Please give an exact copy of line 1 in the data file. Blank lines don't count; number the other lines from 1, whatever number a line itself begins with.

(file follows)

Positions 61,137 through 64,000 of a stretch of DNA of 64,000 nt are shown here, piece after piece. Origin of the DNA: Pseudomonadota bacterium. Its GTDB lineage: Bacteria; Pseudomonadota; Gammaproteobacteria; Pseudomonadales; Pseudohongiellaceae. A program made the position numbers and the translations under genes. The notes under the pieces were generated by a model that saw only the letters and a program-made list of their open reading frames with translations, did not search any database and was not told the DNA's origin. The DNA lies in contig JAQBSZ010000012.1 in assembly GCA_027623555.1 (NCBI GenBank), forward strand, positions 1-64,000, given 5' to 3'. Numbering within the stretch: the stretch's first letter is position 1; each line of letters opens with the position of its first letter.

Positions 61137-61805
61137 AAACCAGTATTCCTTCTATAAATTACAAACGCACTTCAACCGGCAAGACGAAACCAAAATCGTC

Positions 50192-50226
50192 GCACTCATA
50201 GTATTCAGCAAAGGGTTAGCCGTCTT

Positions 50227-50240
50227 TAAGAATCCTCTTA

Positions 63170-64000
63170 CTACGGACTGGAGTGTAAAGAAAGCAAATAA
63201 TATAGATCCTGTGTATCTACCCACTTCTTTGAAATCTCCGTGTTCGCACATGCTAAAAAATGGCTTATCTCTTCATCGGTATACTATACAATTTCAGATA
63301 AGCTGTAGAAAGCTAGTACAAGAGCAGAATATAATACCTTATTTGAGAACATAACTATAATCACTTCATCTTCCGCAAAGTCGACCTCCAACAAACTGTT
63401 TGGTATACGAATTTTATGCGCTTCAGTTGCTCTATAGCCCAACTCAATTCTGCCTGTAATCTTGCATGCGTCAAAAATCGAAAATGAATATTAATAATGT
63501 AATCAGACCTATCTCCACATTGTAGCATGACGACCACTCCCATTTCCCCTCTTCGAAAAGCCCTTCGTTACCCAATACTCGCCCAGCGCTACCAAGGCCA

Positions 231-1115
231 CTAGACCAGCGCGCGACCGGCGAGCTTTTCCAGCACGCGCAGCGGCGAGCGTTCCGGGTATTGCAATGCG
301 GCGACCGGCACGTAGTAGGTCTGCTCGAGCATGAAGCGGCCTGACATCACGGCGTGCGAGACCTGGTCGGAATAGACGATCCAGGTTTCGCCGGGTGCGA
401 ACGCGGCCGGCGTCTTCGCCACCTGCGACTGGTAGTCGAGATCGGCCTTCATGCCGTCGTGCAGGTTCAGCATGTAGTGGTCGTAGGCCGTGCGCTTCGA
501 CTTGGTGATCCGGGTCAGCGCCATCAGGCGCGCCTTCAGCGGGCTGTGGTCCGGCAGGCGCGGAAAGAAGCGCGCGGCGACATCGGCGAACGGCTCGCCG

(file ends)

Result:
Positions 61,137 through 64,000 of a stretch of DNA of 64,000 nt are shown here, piece after piece. Origin of the DNA: Pseudomonadota bacterium. Its GTDB lineage: Bacteria; Pseudomonadota; Gammaproteobacteria; Pseudomonadales; Pseudohongiellaceae. A program made the position numbers and the translations under genes. The notes under the pieces were generated by a model that saw only the letters and a program-made list of their open reading frames with translations, did not search any database and was not told the DNA's origin. The DNA lies in contig JAQBSZ010000012.1 in assembly GCA_027623555.1 (NCBI GenBank), forward strand, positions 1-64,000, given 5' to 3'. Numbering within the stretch: the stretch's first letter is position 1; each line of letters opens with the position of its first letter.